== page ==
On February 1, 2017, IBM announced the Smash Childhood Cancers Project. Through this program it provides free access to its “World Community Grid” for a global team of scientists battling childhood cancers. As a result, scientists have greater access to powerful computers for their research at no cost.
The World Community Grid consists of “CPU cycles” donated by everyday people like us. Anyone with a computer and internet connection can participate. Simply sign up and download and install a free app on your computer or Android device. When your device is idle, your spare compute cycles run experiments, and send the results to the research team who analyze the data. The World Community Grid includes thousands of PCs and mobile devices connected over the web. Since 2004, the World Community Grid has harnessed the power of more than 3 million devices and as a result, provided worthy causes with over one million years of computing time.
The Global Fight Against Childhood Cancer
Through the World Community Grid, the Smash Childhood Cancer Project has already discovered seven potential drugs. These drugs can destroy neuroblastoma cells in mice without causing any apparent side effects. They have the potential to lead to successful treatment in children.
As a result of this early success, Smash Childhood Cancer is planning to target other childhood cancers. These include cancers affecting the brain, kidney, central nervous system, liver, bone and other systems. Because of the World Community Grid, scientists with the Smash Childhood Cancer can run large-scale drug simulations. This may speed the search for treatments and cures.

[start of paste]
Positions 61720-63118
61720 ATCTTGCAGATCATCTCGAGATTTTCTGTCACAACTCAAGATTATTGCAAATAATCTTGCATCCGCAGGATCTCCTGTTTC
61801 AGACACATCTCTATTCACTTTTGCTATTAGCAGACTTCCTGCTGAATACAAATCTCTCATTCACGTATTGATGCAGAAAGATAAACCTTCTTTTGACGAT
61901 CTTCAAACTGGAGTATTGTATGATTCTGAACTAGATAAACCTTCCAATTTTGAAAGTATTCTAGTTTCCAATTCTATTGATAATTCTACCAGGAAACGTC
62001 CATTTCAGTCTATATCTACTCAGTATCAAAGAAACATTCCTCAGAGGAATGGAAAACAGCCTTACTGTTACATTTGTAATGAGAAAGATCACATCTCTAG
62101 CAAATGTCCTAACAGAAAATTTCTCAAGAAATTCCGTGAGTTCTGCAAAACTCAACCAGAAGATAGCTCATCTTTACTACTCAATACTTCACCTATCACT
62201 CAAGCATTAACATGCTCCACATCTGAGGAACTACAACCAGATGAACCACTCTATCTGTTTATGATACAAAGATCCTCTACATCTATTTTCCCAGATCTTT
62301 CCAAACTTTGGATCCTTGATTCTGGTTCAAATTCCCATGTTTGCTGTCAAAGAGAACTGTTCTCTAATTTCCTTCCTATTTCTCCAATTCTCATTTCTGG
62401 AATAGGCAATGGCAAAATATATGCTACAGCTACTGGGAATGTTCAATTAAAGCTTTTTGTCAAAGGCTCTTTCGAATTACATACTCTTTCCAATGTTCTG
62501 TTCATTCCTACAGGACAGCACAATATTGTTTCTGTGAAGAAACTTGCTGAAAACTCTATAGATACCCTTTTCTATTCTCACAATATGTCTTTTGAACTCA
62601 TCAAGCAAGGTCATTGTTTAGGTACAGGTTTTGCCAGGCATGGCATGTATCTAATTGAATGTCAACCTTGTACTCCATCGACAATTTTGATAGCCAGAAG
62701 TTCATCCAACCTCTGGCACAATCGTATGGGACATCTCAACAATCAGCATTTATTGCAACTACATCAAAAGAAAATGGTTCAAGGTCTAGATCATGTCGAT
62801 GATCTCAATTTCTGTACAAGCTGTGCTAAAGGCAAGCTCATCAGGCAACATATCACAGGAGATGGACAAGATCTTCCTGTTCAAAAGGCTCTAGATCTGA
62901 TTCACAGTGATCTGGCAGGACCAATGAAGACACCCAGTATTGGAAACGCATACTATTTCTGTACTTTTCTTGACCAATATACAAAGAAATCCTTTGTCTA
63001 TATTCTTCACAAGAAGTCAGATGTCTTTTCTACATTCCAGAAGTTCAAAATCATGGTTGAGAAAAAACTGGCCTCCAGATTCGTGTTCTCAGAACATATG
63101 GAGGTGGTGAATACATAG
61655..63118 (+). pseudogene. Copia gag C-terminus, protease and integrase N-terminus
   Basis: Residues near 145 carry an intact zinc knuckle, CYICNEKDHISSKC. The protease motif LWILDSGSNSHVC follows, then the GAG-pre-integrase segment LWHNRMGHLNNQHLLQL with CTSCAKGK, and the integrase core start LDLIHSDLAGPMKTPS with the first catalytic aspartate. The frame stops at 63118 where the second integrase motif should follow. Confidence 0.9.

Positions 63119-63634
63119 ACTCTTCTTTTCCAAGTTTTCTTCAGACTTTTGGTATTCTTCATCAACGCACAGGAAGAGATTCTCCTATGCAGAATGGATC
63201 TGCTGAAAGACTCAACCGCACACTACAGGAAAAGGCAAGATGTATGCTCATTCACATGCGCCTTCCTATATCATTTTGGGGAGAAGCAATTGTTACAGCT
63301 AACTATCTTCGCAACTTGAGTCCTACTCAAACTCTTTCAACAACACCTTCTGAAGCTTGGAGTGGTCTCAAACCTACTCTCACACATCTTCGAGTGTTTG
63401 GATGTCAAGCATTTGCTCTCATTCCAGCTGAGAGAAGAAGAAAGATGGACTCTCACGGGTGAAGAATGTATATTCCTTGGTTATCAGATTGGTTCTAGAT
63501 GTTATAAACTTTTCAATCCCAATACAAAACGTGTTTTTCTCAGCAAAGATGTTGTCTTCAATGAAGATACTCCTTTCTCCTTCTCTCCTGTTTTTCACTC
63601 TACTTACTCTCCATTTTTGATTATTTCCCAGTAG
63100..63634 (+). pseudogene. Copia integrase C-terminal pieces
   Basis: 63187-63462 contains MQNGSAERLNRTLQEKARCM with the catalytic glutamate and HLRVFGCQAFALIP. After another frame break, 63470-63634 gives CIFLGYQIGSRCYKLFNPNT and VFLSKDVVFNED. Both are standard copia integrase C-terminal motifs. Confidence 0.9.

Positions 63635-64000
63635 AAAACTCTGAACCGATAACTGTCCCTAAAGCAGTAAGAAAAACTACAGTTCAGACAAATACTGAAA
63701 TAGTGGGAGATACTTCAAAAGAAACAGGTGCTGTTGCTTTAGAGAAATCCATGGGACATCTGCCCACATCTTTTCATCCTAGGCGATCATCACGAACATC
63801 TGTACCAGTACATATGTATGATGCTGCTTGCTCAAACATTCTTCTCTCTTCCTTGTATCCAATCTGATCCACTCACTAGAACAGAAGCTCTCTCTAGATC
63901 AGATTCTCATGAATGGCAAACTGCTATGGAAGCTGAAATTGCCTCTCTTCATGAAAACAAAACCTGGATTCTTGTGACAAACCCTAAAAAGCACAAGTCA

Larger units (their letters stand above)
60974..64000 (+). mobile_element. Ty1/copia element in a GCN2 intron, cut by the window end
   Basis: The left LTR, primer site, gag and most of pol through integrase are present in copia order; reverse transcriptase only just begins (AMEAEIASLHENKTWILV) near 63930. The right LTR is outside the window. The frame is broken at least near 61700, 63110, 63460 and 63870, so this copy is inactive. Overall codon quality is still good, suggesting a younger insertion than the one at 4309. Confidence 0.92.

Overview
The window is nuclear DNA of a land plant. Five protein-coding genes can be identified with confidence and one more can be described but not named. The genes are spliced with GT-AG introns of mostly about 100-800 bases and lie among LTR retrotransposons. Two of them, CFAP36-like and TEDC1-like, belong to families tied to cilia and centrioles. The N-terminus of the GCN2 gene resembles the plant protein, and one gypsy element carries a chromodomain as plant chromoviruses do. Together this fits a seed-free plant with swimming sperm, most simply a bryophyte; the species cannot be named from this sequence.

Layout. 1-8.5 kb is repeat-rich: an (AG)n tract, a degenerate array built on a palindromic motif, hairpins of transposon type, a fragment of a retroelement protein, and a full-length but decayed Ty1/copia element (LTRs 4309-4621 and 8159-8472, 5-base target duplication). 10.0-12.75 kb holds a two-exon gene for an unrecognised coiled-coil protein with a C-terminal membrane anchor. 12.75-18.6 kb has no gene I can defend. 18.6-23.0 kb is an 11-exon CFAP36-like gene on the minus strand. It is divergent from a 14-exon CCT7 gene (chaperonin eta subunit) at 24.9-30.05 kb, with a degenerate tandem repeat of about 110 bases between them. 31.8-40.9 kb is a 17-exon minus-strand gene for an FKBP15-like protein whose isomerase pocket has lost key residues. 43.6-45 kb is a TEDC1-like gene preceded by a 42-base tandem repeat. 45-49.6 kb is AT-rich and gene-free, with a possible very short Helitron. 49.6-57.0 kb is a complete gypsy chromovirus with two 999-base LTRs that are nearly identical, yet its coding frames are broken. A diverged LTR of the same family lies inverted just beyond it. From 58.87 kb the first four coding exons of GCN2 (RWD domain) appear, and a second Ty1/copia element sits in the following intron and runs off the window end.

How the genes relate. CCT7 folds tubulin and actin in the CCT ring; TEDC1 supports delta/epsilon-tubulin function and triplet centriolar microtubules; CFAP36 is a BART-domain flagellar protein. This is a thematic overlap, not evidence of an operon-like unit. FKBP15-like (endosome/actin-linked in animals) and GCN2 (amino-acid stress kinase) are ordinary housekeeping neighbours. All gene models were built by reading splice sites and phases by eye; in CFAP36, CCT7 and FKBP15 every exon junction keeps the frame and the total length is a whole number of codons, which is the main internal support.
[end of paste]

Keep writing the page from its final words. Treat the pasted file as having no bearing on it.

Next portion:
We applaud IBM for opening up this supercomputing platform to researchers. As you know, we are very close to this issue, and through our work With Camp Ronald McDonald for Good Times, see first hand how devastating this can be. Every year, approximately 300,000 children and teens are diagnosed with cancer and about 80,000 die of cancer. And although the outlook for cancer diagnosis in children has improved greatly, the disease remains the number one cause of death by disease in this population beyond infancy.
For more information on the Smash Childhood Cancer project, we encourage you to watch their video.
~Michael and Frida Donner